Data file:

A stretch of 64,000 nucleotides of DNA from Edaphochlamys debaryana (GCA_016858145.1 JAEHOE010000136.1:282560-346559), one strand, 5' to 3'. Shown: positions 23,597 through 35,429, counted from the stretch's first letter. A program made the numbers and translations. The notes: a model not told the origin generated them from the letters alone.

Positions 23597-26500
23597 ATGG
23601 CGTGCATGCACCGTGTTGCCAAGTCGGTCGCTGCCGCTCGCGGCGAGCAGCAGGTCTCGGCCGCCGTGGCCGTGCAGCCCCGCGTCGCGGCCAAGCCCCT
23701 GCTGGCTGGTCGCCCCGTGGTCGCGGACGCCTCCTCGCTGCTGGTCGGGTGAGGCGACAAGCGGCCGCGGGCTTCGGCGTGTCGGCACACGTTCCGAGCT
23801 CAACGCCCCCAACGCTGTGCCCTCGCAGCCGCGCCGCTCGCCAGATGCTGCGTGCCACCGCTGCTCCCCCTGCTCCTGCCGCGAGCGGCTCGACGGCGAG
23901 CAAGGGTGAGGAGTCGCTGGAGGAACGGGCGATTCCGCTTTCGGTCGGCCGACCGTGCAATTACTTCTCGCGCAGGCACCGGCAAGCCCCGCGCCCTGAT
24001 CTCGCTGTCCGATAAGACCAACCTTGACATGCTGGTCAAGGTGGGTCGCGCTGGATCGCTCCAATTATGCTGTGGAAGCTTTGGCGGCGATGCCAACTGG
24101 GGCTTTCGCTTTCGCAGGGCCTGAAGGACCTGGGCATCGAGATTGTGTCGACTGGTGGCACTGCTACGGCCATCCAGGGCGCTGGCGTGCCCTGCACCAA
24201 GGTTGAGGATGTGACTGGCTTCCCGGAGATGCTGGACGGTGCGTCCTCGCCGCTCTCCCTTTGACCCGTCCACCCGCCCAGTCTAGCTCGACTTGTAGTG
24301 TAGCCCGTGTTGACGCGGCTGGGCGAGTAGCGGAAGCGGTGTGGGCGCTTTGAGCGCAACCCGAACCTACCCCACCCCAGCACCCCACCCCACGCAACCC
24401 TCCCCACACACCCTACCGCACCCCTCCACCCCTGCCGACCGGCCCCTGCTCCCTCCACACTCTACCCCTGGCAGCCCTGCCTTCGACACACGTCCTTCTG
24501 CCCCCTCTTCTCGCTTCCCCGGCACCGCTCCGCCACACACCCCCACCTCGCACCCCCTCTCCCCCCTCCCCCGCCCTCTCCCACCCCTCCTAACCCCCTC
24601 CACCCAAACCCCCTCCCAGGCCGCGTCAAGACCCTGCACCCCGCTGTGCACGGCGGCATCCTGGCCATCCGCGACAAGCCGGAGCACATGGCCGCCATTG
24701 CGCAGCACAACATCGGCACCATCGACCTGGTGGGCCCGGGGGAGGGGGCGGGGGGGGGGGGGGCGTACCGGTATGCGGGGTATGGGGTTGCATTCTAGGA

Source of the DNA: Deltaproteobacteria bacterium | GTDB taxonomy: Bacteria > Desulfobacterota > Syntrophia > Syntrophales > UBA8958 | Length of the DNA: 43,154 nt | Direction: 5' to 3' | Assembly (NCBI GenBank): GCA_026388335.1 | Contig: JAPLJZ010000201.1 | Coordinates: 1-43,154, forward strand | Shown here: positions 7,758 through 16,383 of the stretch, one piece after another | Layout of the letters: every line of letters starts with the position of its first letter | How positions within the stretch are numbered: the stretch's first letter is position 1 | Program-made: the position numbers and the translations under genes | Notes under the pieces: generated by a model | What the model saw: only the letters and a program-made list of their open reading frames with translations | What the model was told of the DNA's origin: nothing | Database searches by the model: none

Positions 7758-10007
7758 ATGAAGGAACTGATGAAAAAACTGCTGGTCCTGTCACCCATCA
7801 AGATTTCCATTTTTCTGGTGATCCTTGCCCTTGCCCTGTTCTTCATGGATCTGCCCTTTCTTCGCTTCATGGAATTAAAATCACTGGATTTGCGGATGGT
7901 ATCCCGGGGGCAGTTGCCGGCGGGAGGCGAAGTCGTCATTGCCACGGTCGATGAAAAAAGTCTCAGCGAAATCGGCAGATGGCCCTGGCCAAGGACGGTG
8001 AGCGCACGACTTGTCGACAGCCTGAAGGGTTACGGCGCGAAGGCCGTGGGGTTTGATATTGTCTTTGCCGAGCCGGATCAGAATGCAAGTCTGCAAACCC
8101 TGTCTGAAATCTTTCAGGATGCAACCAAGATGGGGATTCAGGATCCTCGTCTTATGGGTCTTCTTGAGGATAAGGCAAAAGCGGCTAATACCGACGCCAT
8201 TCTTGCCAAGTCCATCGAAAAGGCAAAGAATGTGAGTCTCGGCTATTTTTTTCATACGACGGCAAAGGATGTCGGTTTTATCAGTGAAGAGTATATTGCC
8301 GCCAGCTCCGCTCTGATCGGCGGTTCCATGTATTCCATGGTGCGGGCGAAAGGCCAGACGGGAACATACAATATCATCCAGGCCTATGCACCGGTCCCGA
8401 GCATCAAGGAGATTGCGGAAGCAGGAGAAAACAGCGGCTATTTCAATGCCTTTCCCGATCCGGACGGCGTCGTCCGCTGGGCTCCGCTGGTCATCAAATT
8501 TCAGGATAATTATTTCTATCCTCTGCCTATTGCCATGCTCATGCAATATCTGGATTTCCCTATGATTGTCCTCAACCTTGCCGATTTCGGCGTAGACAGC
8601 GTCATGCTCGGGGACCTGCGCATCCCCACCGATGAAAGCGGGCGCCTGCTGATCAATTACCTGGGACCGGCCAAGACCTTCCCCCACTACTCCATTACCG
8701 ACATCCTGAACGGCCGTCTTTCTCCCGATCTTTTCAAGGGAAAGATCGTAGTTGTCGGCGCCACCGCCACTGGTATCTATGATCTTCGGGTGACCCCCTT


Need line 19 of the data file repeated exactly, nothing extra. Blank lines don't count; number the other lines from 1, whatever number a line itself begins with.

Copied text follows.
7801 AGATTTCCATTTTTCTGGTGATCCTTGCCCTTGCCCTGTTCTTCATGGATCTGCCCTTTCTTCGCTTCATGGAATTAAAATCACTGGATTTGCGGATGGT